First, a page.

‘It’s the heart of Kennedy. These students and their stories makes us what we are’
A local storytelling project inspired by the popular Instagram profile Humans of New York is providing an outlet for high school students in Windsor to share their remarkable stories.
Humans of KCI tells the tales of students at Kennedy Collegiate Institute and offers an opportunity for teenagers to learn the backstory of some of the people they sit next to in class every day.
‘These stories make us who we are’
The stories gathered during the first round of interviews, which was completed in the fall, were transformed into a display in the centre of the high school. Maya Beydoun is working to interview more students for an addition to the project.
“I feel like it’s really important to capture what Kennedy really is,” she said. “We’re a school that’s incredibly diverse.”
Twenty-two profiles hang on the wall of the second floor of Kennedy. Students, teachers and visitors all get a chance to learn more about the people who make up the high school.
“It’s the heart of Kennedy,” she said. “These students and their stories makes us what we are.”
Maya Beydon is in her last year at Kennedy. She wanted to be apart of the experience of sharing the stories of her fellow students and said she’s learned some things that have caught her by surprise.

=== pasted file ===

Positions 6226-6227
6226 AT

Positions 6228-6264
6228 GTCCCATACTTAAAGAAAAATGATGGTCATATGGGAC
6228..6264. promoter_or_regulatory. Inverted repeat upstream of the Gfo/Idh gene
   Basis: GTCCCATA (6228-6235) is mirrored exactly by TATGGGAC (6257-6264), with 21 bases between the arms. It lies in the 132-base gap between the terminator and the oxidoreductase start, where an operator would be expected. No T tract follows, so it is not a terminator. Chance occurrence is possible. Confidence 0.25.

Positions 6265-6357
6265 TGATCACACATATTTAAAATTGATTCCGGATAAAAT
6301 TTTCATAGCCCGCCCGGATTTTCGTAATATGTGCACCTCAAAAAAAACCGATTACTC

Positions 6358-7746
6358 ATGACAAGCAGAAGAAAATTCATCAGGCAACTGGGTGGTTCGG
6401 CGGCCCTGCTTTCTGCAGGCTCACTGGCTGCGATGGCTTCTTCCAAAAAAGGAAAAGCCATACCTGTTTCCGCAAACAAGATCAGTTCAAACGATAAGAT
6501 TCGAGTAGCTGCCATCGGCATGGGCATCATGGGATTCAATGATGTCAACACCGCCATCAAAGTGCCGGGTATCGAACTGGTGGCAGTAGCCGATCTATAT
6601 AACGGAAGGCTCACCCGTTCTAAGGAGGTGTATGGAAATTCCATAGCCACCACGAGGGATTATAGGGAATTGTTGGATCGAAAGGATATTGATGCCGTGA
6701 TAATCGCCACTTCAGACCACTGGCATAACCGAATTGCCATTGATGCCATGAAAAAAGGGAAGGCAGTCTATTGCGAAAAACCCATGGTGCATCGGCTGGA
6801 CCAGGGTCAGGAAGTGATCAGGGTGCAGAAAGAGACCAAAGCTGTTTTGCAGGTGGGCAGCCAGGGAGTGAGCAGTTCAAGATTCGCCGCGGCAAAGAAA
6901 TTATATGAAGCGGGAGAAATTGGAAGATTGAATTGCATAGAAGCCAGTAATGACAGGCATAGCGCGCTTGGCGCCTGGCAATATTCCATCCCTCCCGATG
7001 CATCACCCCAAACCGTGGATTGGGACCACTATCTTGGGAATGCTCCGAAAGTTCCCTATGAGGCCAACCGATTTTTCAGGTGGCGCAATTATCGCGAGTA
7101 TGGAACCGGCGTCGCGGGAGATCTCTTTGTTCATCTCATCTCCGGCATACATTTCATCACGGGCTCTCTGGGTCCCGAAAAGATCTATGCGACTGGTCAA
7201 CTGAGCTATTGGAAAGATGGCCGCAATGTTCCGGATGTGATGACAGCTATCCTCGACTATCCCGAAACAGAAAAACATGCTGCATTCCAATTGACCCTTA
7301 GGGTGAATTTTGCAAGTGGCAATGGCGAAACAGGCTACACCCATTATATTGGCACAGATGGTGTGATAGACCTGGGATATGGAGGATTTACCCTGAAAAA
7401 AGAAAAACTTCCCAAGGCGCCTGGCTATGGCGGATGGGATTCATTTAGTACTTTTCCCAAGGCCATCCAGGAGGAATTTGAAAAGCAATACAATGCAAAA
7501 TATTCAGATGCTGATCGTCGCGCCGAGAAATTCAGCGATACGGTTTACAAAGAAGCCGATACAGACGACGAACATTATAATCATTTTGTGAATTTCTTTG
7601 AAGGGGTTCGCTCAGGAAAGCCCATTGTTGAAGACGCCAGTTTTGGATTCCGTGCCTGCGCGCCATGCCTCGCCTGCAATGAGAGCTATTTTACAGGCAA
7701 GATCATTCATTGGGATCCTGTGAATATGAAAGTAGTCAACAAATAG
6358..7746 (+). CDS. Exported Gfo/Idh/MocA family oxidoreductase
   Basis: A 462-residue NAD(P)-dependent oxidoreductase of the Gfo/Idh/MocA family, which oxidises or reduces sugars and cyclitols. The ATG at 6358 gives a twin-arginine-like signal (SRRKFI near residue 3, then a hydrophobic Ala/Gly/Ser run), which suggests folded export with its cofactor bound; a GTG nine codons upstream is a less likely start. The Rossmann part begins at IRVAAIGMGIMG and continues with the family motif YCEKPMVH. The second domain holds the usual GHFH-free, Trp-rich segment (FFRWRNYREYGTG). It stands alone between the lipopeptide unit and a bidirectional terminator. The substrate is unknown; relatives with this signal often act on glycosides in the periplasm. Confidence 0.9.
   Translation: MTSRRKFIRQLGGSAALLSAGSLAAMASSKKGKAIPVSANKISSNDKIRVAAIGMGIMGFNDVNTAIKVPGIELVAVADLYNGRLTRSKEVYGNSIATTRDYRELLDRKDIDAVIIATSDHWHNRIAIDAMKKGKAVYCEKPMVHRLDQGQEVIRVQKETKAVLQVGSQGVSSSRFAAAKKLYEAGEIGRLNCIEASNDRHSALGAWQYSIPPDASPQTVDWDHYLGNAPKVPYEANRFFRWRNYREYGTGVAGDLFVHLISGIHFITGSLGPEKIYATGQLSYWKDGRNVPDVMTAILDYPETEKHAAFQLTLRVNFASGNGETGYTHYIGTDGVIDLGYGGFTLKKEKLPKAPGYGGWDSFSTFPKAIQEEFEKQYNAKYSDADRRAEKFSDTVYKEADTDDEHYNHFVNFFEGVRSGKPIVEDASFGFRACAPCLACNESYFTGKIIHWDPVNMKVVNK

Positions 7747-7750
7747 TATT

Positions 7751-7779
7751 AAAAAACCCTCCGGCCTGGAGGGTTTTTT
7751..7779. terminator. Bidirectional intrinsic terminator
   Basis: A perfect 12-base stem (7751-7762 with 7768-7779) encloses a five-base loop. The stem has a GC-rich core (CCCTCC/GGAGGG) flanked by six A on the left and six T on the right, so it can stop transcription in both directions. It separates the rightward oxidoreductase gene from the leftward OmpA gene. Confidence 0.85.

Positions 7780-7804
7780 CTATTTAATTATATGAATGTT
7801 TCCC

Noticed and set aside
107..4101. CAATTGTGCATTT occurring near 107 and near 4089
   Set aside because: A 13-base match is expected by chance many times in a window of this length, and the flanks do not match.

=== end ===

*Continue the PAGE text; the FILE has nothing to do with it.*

Akot Aken moved to Windsor from Sudan when he was just a child. He is on the basketball team at Kennedy Collegiate. It means a lot for him to play, both on and off the court.
Abdullah Jawad moved to Canada from Iraq in 2011. When he was three years old he was kidnapped by a neighbour who had an issue with his parents. He said he was taken to a place American solders were not allowed to go and was put on top of a roof for five days. His parents paid $20,000 to get him back.
Aimee Saucedo was born in America. In 2009, she and her mother moved to Canada. She said they were homeless for three weeks before the Salvation Army was about to find them a room. Food was hard to come by, so to take their mind off of the hunger, her mother bought Monopoly at a thrift store. They would play when they couldn’t afford a meal.
Edward Shipman doesn’t stand for the Canadian national anthem. He said he was taught about the residential school system and how poorly Indigenous people were treated by Canada.